The Weeds and Wheat of the Human Heart

1 August 2006: Tuesday of the 17th Week in Ordinary Time
Jeremiah 14, 17-22; Matthew 13, 35-43: St. Alphonsus M. d’Ligouri

The first reading from Jeremiah tells us about Israel’s unfaithfulness. Israel continuously worshipped idols and false gods. Each time, the people of Israel realize that false gods can do them no good, they turn back to Yahweh. The Gospel talks about the Parable of the Weeds and the Wheat. It was meant for those, like the Pharisees, claim that they could see the righteous from the evil ones. These righteous people are inclined to form exclusive circles of ‘respectable’ people. Jesus cautions them from such attitude. Fr. Nil Guillemette SJ, tells us that the Pharisees’ name for example, suggests that they are the ‘separated’ ones ---- and so they wanted to create a society of ‘pure’ believers. In the first century, an apocryphal book called the Psalms of Solomon claimed that in the coming of the Messiah, He would eliminate all weeds, all sinners from Israel so that the Chosen Race will be composed of perfect persons.

However, we run to risk of eliminating the saints in wanting to eliminate the so-called sinners from society. Many saints are non-conformist and their criteria of action always run counter to the accepted norms of society. Take for example Augustine, Ignatius and Charles de Foucauld who all started as sinners. Even Jesus was like a poisonous weed: he appeared so scandalous to the pious and ‘religious’ men and women of his time.

I guess we can translate the thought of the parable from the field of the world to the field of the human heart. In reality, there is no human heart that is pure enough, totally good, or totally evil. It is sown with the wheat and the weeds in varying proportions and intensities. In the secrecy of our hearts, we easily discern the weeds from the wheat, the good from the bad intentions, the “false idols and gods” that have determined our lives --- as the first reading tells us. Similarly with our neighbor’s hearts, which we do not have total access. We can morally evaluate their actions: when they help us in our studies, we say that is a good action; when they gossip about us, we say that it is a bad action. But we know that sometimes our helping others can be for selfish reasons, like those who would like to be popular would help the star of the campus in order to belong to the popular group.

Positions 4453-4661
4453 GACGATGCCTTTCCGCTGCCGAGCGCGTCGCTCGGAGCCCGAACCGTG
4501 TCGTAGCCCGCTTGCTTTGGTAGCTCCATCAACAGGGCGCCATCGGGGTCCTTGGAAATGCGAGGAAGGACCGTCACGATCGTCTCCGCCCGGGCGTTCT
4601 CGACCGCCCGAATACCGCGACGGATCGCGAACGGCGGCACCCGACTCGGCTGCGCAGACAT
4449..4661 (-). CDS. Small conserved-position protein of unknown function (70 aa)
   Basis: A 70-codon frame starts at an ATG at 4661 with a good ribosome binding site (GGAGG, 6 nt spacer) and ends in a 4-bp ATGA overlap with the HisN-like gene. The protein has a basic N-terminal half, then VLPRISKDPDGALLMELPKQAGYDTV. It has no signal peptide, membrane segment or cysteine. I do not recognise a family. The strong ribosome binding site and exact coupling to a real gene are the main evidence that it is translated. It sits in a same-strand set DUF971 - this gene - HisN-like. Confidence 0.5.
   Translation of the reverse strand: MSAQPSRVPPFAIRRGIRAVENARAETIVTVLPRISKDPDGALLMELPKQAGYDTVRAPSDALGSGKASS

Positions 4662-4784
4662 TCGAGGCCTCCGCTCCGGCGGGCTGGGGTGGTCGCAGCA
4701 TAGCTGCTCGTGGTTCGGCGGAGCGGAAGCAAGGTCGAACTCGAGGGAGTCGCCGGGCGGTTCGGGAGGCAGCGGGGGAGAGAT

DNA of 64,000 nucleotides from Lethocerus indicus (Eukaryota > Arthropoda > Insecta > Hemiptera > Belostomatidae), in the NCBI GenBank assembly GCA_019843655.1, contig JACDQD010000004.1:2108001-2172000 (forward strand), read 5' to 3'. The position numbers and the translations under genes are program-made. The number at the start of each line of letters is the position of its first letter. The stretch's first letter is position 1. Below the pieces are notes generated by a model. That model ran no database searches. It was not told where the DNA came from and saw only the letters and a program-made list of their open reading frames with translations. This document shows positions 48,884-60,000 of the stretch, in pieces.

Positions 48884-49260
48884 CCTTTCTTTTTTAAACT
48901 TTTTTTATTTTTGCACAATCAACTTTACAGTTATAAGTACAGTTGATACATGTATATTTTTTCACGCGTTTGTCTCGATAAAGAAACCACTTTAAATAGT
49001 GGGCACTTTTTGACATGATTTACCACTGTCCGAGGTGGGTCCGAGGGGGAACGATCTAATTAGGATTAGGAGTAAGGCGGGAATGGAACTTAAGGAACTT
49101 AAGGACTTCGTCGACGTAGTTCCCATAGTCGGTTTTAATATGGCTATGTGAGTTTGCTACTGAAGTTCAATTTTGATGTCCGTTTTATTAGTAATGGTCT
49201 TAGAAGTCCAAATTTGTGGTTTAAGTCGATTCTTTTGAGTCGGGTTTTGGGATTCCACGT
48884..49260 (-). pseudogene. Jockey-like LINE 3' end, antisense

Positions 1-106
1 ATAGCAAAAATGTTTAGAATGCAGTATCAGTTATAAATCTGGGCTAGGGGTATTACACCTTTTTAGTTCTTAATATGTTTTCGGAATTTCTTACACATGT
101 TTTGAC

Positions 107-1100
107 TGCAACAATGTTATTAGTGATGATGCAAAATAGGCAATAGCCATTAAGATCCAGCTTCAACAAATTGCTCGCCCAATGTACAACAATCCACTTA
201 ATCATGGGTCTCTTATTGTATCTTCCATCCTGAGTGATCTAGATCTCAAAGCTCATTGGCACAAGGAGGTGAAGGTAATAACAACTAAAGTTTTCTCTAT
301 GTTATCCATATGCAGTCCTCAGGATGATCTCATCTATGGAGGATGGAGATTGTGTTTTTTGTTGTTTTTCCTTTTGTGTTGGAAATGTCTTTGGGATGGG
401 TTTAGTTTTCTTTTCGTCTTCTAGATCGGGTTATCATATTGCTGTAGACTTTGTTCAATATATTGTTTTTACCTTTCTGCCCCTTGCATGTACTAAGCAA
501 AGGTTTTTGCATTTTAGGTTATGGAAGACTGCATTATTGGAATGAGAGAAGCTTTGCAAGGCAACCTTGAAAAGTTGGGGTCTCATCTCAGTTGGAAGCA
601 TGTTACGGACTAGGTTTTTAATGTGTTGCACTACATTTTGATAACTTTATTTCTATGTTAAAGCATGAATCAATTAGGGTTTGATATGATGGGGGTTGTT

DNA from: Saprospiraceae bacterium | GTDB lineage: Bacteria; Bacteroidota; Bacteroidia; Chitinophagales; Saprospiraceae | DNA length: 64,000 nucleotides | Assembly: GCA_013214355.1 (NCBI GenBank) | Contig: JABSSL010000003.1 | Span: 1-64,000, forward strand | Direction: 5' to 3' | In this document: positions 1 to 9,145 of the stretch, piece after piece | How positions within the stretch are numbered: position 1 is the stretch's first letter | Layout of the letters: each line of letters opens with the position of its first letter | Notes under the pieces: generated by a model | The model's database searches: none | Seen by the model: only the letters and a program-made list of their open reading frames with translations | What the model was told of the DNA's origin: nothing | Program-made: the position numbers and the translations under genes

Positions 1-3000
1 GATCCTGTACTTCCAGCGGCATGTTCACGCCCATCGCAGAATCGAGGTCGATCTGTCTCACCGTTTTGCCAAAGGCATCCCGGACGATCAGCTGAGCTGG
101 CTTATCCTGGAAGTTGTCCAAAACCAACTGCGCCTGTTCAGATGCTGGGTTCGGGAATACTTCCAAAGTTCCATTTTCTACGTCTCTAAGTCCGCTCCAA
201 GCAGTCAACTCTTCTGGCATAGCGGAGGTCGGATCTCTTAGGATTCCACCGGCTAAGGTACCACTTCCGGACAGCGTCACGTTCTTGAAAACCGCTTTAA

Thus, if God has shown himself infinitely patient with Israel, sending rain to both the good and the bad, and He has shown Himself infinitely patient with us, then we should show infinite patience with our neighbors, who like us, are struggling to eliminate what they do not like about themselves. And as in our struggles, they too need the support God gives to the human heart whose fields include even the poisonous weeds.

1 comment:

flowerdrumsong said...

Amen to that. Wow, I stumbled upon your blog while I am in deep need of some answers. Thanks for sharing your homilies here. I hope you don't mind that I link you up in my space.

Thank you and God bless you always! :)